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Gerald Lyda (January 12, 1923 – November 14, 2005)) was an American cattle rancher, contractor and developer prominent in the state of Texas.
Lyda was reared in Burnet County at the edge of the Texas Hill Country in Central Texas. His grandfather was Gideon Paloris Lyda who worked as foreman on Thomas Lyons & Angus Campbell's famous LC Ranch headquartered near Silver City, New Mexico. Separated from his family at age 10 by his mother's death and the foreclosure on the family farm, Lyda worked for various ranches throughout the Texas Hill Country where he could be close to horses, cattle and ranching life.
During World War II, Lyda worked for the railroad, but soon became a carpenter with a large El Paso-based general contractor. He worked with his tools on military projects throughout Texas, Utah and Colorado. Returning to Texas between construction jobs, Lyda broke horses, worked as a ranch hand, occasionally competed in saddle bronc riding at small town rodeos and learned the art of making saddles from legendary rodeo producer and businessman, T. C. "Buck" Steiner of Austin.
Lyda married Randa Jean Lyda and moved to Nixon, Texas to manage the Evans Ranch. Times were hard. To support his wife and two young boys, he quit cowboying in 1947 and hired on as a carpenter with Farnsworth & Chambers, a large building contractor with headquarters in Houston. With the support and encouragement of supervisor/mentor H. Alvin Lott, Lyda earned a reputation for being an innovative, cost-conscious project superintendent who could deliver projects on time and under budget. In late 1954, the 31-year-old project superintendent was transferred to San Antonio to build the massive Wilford Hall Hospital project at Lackland Air Force Base. After completing the hospital on time and within budget, he was promoted to Area Superintendent.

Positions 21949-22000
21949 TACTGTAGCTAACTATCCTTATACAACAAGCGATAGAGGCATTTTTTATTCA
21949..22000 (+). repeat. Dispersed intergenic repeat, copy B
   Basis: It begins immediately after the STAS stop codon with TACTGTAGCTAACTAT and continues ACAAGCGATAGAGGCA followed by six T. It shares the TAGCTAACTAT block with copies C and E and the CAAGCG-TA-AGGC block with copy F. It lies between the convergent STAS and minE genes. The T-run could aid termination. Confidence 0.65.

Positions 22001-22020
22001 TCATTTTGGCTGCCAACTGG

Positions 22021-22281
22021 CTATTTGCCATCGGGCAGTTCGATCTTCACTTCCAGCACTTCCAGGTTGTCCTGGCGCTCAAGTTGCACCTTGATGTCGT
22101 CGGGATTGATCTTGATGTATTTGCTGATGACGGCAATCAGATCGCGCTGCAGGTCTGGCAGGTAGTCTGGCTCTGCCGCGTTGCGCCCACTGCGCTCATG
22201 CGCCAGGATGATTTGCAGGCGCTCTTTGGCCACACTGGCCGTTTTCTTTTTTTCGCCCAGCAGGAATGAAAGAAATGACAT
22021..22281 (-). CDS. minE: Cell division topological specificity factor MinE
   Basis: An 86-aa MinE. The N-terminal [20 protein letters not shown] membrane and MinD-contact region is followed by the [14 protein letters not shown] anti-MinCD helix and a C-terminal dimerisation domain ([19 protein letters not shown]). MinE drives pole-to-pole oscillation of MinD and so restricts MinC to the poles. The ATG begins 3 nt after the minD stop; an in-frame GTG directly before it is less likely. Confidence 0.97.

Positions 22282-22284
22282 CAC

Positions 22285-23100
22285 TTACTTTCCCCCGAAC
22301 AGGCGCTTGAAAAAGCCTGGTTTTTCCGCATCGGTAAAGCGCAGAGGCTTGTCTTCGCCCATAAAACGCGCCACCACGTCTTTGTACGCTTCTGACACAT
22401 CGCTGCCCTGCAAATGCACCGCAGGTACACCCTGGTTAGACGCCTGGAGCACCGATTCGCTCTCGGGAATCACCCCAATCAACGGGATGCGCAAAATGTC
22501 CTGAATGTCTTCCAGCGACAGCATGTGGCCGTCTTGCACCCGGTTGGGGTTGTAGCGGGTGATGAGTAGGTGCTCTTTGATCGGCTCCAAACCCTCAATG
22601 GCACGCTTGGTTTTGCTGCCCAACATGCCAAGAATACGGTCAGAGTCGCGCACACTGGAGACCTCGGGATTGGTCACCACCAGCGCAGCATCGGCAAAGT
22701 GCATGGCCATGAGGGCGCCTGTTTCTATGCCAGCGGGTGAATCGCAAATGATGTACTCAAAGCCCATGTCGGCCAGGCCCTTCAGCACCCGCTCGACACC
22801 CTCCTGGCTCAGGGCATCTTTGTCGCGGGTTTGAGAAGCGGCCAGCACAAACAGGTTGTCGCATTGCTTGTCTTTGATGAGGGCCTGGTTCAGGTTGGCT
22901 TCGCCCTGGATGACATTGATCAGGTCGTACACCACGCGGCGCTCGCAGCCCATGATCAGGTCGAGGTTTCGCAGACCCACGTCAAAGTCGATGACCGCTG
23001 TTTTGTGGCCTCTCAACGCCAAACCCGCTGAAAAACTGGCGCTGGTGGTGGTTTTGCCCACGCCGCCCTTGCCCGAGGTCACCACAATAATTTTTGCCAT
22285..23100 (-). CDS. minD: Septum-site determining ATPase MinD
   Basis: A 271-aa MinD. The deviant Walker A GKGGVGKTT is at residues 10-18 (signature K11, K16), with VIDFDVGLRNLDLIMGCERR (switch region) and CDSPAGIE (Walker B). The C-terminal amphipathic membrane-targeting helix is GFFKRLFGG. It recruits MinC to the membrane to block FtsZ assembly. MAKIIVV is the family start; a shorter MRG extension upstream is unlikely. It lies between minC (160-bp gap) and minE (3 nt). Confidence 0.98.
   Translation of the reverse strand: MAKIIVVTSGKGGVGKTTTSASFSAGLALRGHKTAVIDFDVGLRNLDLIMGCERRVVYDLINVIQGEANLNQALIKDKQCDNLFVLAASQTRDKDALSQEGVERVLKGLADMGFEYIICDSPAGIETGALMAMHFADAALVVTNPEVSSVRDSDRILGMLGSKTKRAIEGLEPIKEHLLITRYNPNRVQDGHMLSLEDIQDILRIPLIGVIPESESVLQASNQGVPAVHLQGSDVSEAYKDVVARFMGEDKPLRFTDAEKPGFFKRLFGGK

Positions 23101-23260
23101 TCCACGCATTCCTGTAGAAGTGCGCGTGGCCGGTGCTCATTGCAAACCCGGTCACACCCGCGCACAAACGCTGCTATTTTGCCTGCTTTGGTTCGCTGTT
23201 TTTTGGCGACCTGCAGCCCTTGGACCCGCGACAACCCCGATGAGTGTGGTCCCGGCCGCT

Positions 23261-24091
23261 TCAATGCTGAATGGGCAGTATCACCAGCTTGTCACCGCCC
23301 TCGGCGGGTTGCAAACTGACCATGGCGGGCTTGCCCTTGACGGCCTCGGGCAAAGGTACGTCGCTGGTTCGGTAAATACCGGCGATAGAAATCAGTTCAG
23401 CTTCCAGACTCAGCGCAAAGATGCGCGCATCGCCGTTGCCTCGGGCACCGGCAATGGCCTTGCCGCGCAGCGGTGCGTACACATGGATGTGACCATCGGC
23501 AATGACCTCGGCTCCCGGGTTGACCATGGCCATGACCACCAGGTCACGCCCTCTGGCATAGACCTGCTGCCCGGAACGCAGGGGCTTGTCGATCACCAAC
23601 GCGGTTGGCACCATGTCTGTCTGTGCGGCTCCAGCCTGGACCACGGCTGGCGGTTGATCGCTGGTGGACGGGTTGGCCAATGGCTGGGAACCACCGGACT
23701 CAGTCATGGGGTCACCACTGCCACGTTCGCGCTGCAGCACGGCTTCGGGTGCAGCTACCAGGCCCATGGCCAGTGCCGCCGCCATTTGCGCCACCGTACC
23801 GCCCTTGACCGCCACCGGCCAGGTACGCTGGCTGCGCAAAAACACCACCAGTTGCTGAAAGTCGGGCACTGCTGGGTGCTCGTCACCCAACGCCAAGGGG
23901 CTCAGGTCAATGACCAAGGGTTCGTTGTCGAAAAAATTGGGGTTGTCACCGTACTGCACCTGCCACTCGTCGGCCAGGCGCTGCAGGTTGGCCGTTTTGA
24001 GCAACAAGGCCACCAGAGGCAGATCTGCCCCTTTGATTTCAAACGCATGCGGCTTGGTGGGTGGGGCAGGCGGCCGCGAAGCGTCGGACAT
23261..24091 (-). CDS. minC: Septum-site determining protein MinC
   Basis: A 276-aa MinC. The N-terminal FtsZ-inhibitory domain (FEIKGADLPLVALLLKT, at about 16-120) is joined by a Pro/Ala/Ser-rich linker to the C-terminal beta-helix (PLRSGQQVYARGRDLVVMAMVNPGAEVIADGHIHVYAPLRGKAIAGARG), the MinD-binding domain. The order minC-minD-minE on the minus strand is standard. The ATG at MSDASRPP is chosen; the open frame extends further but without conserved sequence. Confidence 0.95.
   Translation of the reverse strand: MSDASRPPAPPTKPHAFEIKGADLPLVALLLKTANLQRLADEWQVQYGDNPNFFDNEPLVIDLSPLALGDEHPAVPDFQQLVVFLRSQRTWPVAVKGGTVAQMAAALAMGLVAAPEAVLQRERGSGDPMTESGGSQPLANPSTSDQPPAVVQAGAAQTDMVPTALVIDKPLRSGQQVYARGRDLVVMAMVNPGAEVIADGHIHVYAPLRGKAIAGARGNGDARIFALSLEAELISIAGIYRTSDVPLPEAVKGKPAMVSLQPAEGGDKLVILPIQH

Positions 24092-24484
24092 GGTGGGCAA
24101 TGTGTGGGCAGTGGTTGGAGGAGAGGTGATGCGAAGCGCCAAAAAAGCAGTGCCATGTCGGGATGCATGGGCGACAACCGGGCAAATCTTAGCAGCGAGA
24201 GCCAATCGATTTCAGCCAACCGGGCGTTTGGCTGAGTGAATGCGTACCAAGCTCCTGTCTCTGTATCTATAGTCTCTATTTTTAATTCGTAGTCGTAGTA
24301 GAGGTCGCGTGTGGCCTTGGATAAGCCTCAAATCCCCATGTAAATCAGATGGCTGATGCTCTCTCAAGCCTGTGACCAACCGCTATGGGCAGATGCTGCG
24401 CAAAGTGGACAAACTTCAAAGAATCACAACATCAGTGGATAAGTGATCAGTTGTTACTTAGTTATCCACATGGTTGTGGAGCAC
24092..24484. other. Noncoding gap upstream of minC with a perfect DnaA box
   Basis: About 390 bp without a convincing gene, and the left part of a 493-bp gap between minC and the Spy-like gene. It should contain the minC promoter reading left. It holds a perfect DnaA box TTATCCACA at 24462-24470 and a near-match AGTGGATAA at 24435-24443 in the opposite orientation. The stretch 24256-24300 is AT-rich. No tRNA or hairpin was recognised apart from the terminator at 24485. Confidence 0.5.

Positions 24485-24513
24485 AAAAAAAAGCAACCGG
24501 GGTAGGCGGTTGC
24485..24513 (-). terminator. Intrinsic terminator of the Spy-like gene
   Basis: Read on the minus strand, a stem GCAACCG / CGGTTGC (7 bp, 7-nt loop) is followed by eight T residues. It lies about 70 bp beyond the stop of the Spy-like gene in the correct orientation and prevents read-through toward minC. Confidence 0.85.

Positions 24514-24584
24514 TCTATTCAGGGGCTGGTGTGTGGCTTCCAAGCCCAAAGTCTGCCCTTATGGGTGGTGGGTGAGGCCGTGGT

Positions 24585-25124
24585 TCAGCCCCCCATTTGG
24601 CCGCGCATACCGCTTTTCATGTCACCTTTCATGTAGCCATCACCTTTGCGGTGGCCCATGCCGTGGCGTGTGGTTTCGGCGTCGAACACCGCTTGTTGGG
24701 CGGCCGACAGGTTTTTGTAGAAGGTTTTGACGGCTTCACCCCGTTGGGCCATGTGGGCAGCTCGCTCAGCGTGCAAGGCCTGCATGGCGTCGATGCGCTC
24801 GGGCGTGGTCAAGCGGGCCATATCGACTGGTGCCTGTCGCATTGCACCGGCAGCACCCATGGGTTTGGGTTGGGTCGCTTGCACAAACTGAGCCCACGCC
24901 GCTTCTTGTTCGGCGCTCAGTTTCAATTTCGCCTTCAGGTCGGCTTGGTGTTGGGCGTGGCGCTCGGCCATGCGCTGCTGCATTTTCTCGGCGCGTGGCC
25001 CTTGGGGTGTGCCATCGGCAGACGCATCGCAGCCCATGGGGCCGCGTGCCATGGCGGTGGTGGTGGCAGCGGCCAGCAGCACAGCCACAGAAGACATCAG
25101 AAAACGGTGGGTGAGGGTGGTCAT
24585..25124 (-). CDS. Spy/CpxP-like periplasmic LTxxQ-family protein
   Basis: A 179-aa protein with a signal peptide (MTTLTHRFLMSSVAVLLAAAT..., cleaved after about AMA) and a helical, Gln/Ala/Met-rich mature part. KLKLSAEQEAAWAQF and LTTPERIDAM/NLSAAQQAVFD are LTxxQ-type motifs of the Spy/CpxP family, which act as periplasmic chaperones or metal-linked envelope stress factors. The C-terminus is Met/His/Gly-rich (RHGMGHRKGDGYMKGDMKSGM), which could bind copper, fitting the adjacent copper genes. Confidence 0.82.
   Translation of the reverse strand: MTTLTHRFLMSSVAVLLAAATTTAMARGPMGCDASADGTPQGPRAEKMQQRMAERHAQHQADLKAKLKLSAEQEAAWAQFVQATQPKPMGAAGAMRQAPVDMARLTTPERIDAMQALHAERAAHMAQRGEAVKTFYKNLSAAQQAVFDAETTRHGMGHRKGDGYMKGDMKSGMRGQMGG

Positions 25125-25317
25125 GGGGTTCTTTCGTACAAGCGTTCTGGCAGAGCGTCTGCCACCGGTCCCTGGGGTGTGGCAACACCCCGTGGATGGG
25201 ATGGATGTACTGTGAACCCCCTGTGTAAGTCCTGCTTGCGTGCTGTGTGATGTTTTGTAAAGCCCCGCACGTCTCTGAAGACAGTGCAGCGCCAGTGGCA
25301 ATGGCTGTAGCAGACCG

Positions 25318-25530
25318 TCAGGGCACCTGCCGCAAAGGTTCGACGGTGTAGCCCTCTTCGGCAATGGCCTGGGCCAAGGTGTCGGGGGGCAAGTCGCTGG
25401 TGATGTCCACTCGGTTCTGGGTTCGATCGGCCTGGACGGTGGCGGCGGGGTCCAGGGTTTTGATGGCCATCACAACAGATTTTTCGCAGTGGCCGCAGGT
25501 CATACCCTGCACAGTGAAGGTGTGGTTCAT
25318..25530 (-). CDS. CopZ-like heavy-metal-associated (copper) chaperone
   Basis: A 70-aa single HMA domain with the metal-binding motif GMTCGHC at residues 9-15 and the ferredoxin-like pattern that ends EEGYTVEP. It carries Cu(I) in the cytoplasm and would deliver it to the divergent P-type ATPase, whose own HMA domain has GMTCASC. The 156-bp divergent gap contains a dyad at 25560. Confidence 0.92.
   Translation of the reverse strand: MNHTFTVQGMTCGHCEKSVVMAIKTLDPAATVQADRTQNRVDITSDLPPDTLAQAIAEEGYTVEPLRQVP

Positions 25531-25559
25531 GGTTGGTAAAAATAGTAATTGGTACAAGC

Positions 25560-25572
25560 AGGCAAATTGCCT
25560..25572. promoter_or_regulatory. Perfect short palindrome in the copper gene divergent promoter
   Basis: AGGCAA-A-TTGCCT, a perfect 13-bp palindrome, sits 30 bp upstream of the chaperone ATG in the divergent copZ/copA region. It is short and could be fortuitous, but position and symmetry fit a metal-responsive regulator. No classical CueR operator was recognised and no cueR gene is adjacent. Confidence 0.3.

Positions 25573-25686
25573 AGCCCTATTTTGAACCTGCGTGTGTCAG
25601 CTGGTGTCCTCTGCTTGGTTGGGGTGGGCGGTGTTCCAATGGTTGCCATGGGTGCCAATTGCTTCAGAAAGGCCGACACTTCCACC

In 1960, he formed his own construction company, Darragh & Lyda, with Burnet County rancher Steinmetz Darragh. In the mid-1960s, a joint venture between the San Antonio-based company and H. A. Lott Inc. built the Tower of the Americas and most of the major HemisFair '68 structures in San Antonio.
The Lyda organization grew to be one of the most successful general contractors in Texas. Such projects as the Alamodome, the expansion of the University of Texas Memorial Stadium, the Hyatt Hill Country Resort Hotel, the San Antonio Convention Center, the Westin La Cantera Resort Hotel and the Fiesta Texas theme park, as well as hospitals, hotels, banks and office buildings, have significantly re-shaped the skylines of major Texas cities. The company and its subsidiaries were ranked among the Top 400 Contractors by Engineering News-Record and was consistently ranked among the Top 3 commercial building contractors based on billings in San Antonio by San Antonio Business Journal. In 2003, Lyda sold Lyda Constructors Inc., the 100% owned subsidiary of Lyda Inc., to Swinerton, Inc. of San Francisco.
After the sale, Lyda retired to his beloved La Escalera Ranch, just south of Fort Stockton, Texas. Lyda had owned or traded more than 880,000 acres (3600 km²) of ranch real estate by 1999, including the sprawling Ladder Ranch in southeastern New Mexico which Lyda eventually sold to television mogul Ted Turner and his actress wife Jane Fonda. Lyda died in 2005. Today, sons Gerald D. and Gene Lyda, along with their sister Jo Granberg, manage the 220,000 deeded acre La Escalera Ranch, which spreads across four Texas counties: Reeves, Pecos, Brewster, Archer, and Baylor. La Escalera Ranch has been ranked by Texas Monthly, The Land Report, and Worth (magazine) as one of the largest cattle ranches in the United States.
- La Escalera Ranch – Official Website
- Gerald Lyda – The Man Behind the Brand
- Wilson County News – Obituary of Gerald D. Lyda Sr.
- Tower of the Americas constructed by Lyda Inc. & H. A. Lott Inc.
- – San Antonio, Texas – constructed by Lyda Constructors
- San Antonio Business Journal – "Lyda Constructors Bought by Swinerton"
- Worth magazine – February 1997 – Top 100 Largest Landowners in the U.S. – Gerald Lyda Sr. ranked #33
- Interview with Gerald Lyda, February 18, 2000. University of Texas at San Antonio: Institute of Texan Cultures: Oral History Collection, UA 15.01, University of Texas at San Antonio Libraries Special Collections.